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Small-Business Improvement Fund in Logan Square Gets $1 Million Boost

 The Dill Pickle Food Co-op, 3039 W. Fullerton Ave., is one of several businesses to take advantage of grants from the Small Business Improvement Fund.
The Dill Pickle Food Co-op, 3039 W. Fullerton Ave., is one of several businesses to take advantage of grants from the Small Business Improvement Fund.
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DNAInfo/Victoria Johnson

LOGAN SQUARE — An assistance program for small-business owners in Logan Square and parts of Avondale has gotten a $1 million boost in TIF funds from the city.

Business owners in the Fullerton/Milwaukee TIF district are once again eligible for reimbursement grants for construction and renovation projects through the city's Small Business Improvement Fund, which pays up to $150,000 for anything from tuckpointing to strucural improvements that accommodate disabled employees or customers.

Logan Square Chamber of Commerce executive director Paul Levin said it's been a couple years since the Fullerton/Milwaukee district last ran out of money for the program.

"We've had that program in our TIF for a long time, but the money was all used up, and they [the city] hadn't refilled it, which is a very unfortunate state of affairs," said Levin. "Then finally, they moved the money."

These new funds are available to anyone in the TIF district, which stretches from Pulaski Road to Western Avenue along Milwaukee Avenue and also includes portions of Fullerton and Armitage avenues extending west from Milwaukee Avenue.

The exact district map can be found here.

Though the maximum amount given is $150,000 for industrial property or $100,000 for commercial property, Levin said the average grant amounts to about $38,000.

"It's a reimbursement program," he said. "There's no front money, so the projects have to be completed before any money goes to that individual."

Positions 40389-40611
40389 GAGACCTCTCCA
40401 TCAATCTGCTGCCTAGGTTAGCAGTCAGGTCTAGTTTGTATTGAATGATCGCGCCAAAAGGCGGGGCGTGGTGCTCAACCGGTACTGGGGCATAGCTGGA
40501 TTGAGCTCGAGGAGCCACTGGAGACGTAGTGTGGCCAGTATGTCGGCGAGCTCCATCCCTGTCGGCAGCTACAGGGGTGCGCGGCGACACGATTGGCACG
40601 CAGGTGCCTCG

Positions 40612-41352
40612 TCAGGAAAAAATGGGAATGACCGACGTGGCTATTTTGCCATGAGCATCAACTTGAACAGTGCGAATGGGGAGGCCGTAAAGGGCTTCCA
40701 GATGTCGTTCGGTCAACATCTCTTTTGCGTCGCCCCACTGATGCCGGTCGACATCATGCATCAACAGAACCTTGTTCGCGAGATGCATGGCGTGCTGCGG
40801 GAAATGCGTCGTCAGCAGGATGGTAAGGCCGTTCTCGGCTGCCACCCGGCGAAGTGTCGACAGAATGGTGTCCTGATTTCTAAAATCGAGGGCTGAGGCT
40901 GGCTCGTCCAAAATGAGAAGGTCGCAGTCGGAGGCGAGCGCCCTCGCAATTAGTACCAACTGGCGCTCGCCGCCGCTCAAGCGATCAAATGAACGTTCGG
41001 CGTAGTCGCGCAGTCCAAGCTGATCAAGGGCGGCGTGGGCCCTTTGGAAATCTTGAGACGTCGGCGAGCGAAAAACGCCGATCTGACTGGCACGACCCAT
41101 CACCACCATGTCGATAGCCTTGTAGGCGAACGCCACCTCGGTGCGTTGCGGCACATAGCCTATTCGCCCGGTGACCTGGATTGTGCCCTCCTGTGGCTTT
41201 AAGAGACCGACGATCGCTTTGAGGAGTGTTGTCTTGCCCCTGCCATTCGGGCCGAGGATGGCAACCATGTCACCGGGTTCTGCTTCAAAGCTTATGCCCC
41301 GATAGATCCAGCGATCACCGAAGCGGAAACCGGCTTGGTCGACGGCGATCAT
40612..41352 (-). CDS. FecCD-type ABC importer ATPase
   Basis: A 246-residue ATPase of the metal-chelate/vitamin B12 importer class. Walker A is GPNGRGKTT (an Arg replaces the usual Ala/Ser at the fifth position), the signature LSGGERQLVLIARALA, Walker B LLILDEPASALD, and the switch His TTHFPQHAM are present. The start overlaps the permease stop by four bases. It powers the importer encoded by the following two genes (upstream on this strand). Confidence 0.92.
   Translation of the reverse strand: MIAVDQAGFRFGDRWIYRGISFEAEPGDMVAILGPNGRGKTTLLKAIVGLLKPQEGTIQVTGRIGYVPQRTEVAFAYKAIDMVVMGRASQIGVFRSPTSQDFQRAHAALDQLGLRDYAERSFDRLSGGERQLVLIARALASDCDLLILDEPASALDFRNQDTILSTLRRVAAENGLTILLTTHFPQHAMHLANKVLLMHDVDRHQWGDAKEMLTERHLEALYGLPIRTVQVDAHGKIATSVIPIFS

The program originally just matched funds, covering up to 50 percent of the total costs of the projects, but now grants may cover up to 75 percent, Levin said. That is a big help to people trying to get started or expand their businesses.

"It was instrumental," said Jill Bishop, owner of the language school Multilingual Connections. "I was a home-based business prior to that, and so the only way I could move into this space was to have this grant."

When Bishop found her original Avondale location in the fall of 2009, it was nothing but "four walls and a cement floor," as she describes it. With the help of the grant, she was able to build out to create classrooms, offices and a kitchen, along with handicapped-accessible bathrooms.

About a year later, she received another grant when she was ready to expand and received about $50,000 in total from the fund.

"As a small-business owner that is a tremendous, tremendous amount," she said.

Other neighborhood recipients include popular Avondale restaurant Friendship Chinese, Half Italian Grocer and Deli in Logan Square and the Dill Pickle Food Co-op.

"It was a huge, huge help," said Dill Pickle general manager Sharon Hoyer, who, though she wasn't manager when the co-op opened, knows the grant helped quite a bit.

"It helped us open without any loans at all — just with member funding," she said.

Now with all the new bars and restaurants opening along Milwaukee Avenue, Levin suspects there will be more applicants than ever for grants and warned business owners to act quickly.

"Do it now, because I think there'll be more applications than there is money," he said.

More information about the Fullerton/Milwaukee TIF district's Small Business Improvement Fund can be found by contacting the Logan Square Chamber of Commerce.